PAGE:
• Capital gains tax roll-over relief for business entity restructures [proposed from 1 July 2016]
  • Immediate tax deductions for assets under $20,000 [from 7.30pm on 12 May 2015 until 30 June 2017]

And new business start-ups will be allowed to immediately deduct a range of professional expenses associated with starting a new business, such as professional, legal and accounting advice.

Rationalising work-related car expense deductions [proposed from 1 July 2015]

The government is rationalising the rules around work-related car expense tax deductions. This doesn’t affect car leasing and salary sacrifice/fringe benefits arrangements.

Increasing Medicare levy low income thresholds [proposed from 1 July 2014]

For the 2014-15 year, the Medicare levy low income threshold will be indexed. For singles, the threshold will increase to $20,896 and for couples $35,261, plus $3,238 for each dependent child. For single seniors and pensioners the threshold will increase to $33,044. If your taxable income is below the relevant threshold you’re not liable for the Medicare levy.

Encouraging young people into work

The government is encouraging young Australians to join the workforce by:

  • funding a new Youth Employment Strategy with $330 million
  • providing $18 million over four years for around 6,000 job seekers annually to undertake valuable work experience for up to four weeks while they continue to receive income support.

Tightening ‘portability’ rules around receiving benefits while overseas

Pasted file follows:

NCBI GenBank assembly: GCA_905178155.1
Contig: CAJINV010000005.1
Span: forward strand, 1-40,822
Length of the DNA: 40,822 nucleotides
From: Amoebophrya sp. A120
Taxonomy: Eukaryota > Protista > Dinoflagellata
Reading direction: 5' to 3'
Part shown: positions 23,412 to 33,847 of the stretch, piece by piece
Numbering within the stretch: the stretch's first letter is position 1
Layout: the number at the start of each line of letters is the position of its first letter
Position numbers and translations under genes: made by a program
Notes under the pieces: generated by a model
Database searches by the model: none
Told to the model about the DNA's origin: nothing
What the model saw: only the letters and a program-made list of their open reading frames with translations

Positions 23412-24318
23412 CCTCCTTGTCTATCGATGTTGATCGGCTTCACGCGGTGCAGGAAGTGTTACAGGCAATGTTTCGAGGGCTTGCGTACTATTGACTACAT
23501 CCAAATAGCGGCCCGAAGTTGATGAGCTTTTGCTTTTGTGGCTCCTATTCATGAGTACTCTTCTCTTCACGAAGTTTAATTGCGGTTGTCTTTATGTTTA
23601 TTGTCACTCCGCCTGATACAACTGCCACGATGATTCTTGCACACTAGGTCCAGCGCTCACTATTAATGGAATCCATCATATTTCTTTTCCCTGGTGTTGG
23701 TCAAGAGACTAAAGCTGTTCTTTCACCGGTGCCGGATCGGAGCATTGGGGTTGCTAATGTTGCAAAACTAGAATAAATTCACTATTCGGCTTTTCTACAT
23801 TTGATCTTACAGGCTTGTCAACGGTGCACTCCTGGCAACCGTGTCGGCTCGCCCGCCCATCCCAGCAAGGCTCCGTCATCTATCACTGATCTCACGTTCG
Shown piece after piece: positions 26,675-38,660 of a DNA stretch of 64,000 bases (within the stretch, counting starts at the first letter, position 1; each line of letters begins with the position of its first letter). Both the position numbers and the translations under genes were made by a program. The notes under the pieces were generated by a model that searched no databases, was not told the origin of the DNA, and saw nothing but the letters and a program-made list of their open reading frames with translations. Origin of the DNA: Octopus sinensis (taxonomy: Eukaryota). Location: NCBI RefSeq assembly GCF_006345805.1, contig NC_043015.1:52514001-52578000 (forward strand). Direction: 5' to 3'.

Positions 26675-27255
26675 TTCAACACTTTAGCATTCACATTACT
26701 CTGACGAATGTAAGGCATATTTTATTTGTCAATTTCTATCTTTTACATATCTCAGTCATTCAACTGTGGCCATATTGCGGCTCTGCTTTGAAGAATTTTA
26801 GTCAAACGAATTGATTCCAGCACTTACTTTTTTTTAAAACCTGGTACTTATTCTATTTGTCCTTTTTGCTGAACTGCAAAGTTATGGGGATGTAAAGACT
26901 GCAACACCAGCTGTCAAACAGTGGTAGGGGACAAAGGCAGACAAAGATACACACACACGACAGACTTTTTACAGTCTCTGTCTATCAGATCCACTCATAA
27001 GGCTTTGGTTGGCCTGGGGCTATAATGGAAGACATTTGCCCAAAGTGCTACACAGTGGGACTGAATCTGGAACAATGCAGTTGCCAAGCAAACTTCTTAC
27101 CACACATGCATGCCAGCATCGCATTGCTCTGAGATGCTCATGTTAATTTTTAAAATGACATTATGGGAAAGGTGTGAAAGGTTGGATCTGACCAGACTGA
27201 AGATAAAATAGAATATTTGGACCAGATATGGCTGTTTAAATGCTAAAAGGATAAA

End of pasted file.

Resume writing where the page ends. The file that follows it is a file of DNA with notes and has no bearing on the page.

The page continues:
The government has announced changes to the overseas portability rules which will affect some age pensioners and people who receive Family Tax Benefit - Part A (FTBA). 

  • Age Pension – Currently, Age Pension recipients who have spent less than 35 years in Australia between ages 16 and 65 begin to receive a reduced payment rate once they have been out of Australia for more than 26 weeks. This period is proposed to be reduced to 6 weeks proposed from 1 January 2017. 
  • FTBA – Currently, FTBA recipients receive their usual rate of payment for up to 6 weeks while overseas. After this period it reverts to the base rate of payment for a further 50 weeks. Proposed from 1 January 2016, FTBA recipients will only receive payments outside of Australia for 6 weeks in a 12 month period.

Relaxing criteria for access to super – Terminal medical condition [proposed from 1 July 2015]

Currently, patients must have two medical practitioners (including a specialist) certify that they are likely to pass away within one year to gain unrestricted access to their superannuation. The government will change this period to two years, giving terminally ill patients earlier access to their super.

Rebalancing pension asset test thresholds [proposed from 1 Jan 2017]

The government has announced changes to the assets test thresholds for the age pension. 


Full pension